What happens when people obtain confidential information about another person? Can you use it legally? Yes. No. Maybe. In order to answer the question it’s important to keep in mind how a person obtained the information and what it contains.
Recently, Rachel Maddow and NBC news obtained Trump’s 2005 tax return. Legally? Well, she apparently came into possession of the two pages of the now-president’s tax return from David Cay Johnston, another journalist. When asked how he obtained the pages of the return, Johnson replied “over the transom” (in the mail). Johnson speculated the documents may have been intentionally leaked by Trump himself. (After all, the Russia story has been dominating the news of late.)
In the case of Trump’s tax documents, rumors are swirling that he leaked the documents intentionally. Intentionally leaking your own private documents is perfectly legal – it waives any privileges or other legal protections you might have asserted. If Trump leaked (read: released) the documents, anyone can use them for any legitimate purpose.
In litigation people are always trying to get an advantage over the other side. Sometimes unscrupulous parties or attorneys can obtain documents illegally. They can hack or steal information. All sorts of things are possible. Here’s the bottom line – if someone did something illegal in order to obtain information or documents, it’s a pretty safe bet that those same records cannot be used in court. Courts are not going to condone illegal action to get a leg up on their opponent through the use of wrongful methods.
Other cases fall in to more of a gray area. Think about a divorce case. Let’s say a spouse has an email log-on for their soon-to-be-ex. If they obtained the log on information consensually, meaning their former partner gave it to them willingly, they can legally access the account. Generally speaking, this is probably OK and courts would allow the use of information obtained. What is not OK is when spouses don’t actually have log-on credentials – but rather were able to guess the combination needed. There’s a word for this – hacking. Pretty low-tech hacking, but hacking all the same. And, courts are not going to allow parties to use illegally obtained evidence in litigation.
Hacking, including the low-tech variety, is a crime under both state and federal law. While most prosecutors are too busy to prosecute every person who hacks information in a divorce case there is always the possibility, perhaps even likelihood, that a prosecutor will file two-or -three of these cases in order to send a message. The fact that few such prosecutions have occurred in the past could be an indicator they are likely to happen in the future. In other words, prosecutors may start thinking it’s time to send just such a message.
What if you don’t know how the documents were obtained?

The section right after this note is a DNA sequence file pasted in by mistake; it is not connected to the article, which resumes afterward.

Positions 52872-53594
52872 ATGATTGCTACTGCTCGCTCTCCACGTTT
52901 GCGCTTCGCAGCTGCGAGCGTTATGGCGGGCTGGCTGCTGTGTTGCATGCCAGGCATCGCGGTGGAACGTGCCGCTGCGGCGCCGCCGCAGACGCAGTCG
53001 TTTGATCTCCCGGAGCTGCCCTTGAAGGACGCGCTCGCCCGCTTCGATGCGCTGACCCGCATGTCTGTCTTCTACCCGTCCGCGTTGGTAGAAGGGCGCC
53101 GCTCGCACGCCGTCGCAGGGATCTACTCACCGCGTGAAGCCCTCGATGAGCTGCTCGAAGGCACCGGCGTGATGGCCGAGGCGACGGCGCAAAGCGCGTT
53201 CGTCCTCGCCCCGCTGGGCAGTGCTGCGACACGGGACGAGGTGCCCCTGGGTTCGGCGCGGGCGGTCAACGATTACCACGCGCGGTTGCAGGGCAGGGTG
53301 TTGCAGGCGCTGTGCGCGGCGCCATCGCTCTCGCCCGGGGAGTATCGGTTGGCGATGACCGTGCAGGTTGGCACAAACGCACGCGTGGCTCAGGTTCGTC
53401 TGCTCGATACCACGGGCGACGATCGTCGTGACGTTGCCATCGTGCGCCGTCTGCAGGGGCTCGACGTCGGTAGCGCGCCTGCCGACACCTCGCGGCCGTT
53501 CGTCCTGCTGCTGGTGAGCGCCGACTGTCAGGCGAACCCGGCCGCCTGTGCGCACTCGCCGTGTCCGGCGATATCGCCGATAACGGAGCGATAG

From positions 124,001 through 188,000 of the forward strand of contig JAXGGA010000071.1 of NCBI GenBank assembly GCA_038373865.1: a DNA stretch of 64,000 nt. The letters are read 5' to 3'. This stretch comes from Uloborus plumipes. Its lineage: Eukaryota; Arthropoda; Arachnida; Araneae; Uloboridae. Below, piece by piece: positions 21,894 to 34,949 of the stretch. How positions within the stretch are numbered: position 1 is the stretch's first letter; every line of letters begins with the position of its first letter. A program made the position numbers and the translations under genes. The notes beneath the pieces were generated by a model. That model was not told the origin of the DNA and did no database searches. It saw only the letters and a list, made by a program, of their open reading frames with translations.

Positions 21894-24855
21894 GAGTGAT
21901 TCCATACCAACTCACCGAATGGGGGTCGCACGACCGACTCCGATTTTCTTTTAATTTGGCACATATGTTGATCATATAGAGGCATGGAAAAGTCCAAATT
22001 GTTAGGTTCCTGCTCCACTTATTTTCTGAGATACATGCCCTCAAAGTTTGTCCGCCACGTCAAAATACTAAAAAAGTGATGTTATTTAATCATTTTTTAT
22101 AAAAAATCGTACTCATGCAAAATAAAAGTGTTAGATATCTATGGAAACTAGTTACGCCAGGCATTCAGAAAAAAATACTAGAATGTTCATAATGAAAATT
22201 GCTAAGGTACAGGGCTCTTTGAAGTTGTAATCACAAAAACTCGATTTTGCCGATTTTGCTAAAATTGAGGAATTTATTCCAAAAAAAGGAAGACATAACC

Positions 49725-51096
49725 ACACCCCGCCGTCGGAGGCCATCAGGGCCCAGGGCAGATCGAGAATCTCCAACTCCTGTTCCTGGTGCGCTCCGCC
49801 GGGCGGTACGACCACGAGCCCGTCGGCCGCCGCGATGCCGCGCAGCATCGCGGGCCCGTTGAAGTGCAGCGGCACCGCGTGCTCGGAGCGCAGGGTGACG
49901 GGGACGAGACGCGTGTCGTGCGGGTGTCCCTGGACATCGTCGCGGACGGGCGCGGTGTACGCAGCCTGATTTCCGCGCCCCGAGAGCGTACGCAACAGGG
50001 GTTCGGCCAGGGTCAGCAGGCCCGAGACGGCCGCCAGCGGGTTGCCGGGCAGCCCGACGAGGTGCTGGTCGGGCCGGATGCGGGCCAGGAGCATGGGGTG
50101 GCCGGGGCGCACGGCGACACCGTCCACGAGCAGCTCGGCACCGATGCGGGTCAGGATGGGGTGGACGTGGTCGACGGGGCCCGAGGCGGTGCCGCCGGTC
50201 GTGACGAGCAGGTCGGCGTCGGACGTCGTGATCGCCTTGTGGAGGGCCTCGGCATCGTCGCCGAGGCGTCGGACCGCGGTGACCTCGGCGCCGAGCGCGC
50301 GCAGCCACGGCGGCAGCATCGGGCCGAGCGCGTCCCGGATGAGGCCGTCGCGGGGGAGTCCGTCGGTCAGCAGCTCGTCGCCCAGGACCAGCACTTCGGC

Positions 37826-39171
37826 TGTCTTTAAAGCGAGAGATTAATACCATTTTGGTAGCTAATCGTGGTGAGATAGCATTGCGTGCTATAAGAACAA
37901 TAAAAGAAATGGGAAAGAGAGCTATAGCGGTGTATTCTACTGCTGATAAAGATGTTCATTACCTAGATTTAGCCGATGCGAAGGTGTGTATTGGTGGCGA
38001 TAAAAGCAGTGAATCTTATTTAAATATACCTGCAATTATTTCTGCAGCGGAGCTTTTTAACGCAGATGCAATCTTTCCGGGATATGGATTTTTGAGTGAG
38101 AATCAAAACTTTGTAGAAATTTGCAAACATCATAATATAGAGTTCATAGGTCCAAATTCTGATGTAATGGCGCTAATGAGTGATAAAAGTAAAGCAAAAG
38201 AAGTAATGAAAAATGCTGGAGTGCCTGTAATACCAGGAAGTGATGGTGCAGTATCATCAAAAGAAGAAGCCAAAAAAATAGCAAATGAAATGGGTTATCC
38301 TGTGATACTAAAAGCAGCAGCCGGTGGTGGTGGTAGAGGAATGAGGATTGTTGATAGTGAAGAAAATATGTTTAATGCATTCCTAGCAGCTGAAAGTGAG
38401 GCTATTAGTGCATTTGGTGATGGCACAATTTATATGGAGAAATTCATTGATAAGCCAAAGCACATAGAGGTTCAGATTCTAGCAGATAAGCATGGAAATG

This is a much trickier issue. If a person truly doesn’t know where documents came from, it’s probably legal to use the information. But, establishing a true lack of knowledge about the source of documents can be hard. The average citizen does not have the same protection as journalists. As a general rule, journalists can protect sources of their information thanks to a number of laws, including the First Amendment. These laws clearly cover a journalist like Rachel Maddow. Whether or not those same laws would cover someone like a blogger who intended to spread the information publically is unclear. Private citizens using such information for personal reasons probably have the least amount of protection.
Private citizens would also have a hard time conclusively establishing they had no knowledge about the source of information. If someone was involved in a divorce or business dispute, the court would probably have a pretty good guess as to how the information came to be in their hands.
Why do journalists have more protection than the average citizen when it comes to these kinds of situations? Journalists investigate politicians and corporations. Their work is necessary and fundamental to maintain a democracy that values free speech. Laws have been written to protect journalists so they can do their jobs. There are limits. For instance, the Obama administration prosecuted a number of individuals who leaked classified information that later found its way to the media.
What about using private information, like someone’s tax returns, in a public form – as Rachel Maddow did on MSNBC, or in a blog post?
Again the rules depend on the people involved. Journalists disseminating information about a public figure, say the president, is probably legal. One private citizen disseminating another private citizen’s private information is probably illegal. Here the analysis hinges both on whether or not protected conduct, like free speech, is involved, and whether the people involved are public figures or private citizens.
The term “public figure” has a specific meaning under the law, and generally includes people like politicians, movie stars and professional athletes. Public figures are people who are in the media, people who have chosen to be in the limelight. Because these people have chosen to be public figures they do not have the same privacy expectations as the average private citizen. So, while discussing the president’s tax returns (intentionally leaked or otherwise) is probably legal, the same conduct involving your neighbor likely violates their privacy.
Analyzing whether or not information and documents can legally be used is complicated and can hinge on small factual nuances. Don’t try to figure out for yourself if you can obtain information on your own, or if you can use it once you’ve got it – pay a lawyer for some advice. It’s a whole lot cheaper than paying them to defend you in court.